Commonwealth Bank of Australia has taken another step forward on its journey to carbon neutrality, partnering with the Aboriginal Carbon Foundation.
To help offset all of its non-electricity emissions, including making allowances for employees who are working remotely, Commonwealth Bank has purchased carbon credits from the Aboriginal Carbon Foundation (AbCF) – the only Indigenous company in Australia to provide third-party verified Indigenous carbon credits.
AbCF is a not-for-profit organisation that enables environmental, social and cultural wealth for Aboriginal and Torres Strait Islander peoples, through the ethical trade of Australian carbon credit units (ACCU).
The Bank’s partnership with AbCF will directly support the Kowanyama Carbon Project in Queensland, where the cultural practice of mosaic fire practice takes place early in the dry season – when the weather is cooler and the fuel load smaller – so that less country is burned and greenhouse gas emissions are reduced.
AbCF Chief Executive Officer, Rowan Foley, said the company’s partnership with Commonwealth Bank will help support the employment of local Indigenous rangers as well as the continuation of cultural fire management practice. This practice combines western science with indigenous science and new technology such as the North Australian Fire Index, resulting in efficient burning.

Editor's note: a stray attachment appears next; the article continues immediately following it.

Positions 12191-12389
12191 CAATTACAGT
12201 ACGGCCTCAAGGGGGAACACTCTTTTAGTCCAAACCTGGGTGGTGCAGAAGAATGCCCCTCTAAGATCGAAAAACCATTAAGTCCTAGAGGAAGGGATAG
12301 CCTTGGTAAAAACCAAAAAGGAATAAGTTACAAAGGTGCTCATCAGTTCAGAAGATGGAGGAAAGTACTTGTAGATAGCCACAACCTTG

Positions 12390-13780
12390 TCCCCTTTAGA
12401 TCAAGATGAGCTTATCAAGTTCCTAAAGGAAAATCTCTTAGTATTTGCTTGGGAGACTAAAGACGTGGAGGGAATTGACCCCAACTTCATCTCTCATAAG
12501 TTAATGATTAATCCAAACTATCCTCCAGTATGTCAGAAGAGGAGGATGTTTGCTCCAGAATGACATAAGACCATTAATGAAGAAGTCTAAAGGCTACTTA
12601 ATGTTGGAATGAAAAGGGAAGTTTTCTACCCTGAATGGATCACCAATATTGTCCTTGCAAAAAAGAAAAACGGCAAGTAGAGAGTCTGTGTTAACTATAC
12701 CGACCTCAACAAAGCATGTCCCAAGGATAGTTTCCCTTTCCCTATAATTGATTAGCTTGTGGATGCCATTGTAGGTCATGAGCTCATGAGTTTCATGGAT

“We’re pleased to be able to provide Commonwealth Bank with ACCU with verified co-benefits. These carbon credits help provide local ranger jobs for the Traditional Owners, support the Kowanyama community, and assist in addressing climate change globally,” Mr Foley said.
Commonwealth Bank’s Executive General Manager Group Property and Security, Jennifer Saiz, said: “CBA is proud to assist Indigenous peoples with maintaining, controlling, protecting and developing their traditional knowledge which extends to the traditional burning practices and ecological knowledge that Indigenous carbon projects play a role in preserving.”
Ms Saiz said the contract with AbCF represents a significant contribution toward Commonwealth Bank’s Reconciliation Action Plan and further reinforces the Bank’s commitment to tackling climate change in line with the Paris Agreement, supporting the responsible transition to net zero emissions by 2050.
“Since 2009, Commonwealth Bank has reduced its overall emissions by more than 60%, and this is an important step in becoming carbon neutral for our Australian operations. Despite this, we know there is still more work to be done and we will continue to proactively identify opportunities that help secure the wellbeing of Australians for generations to come,” she said.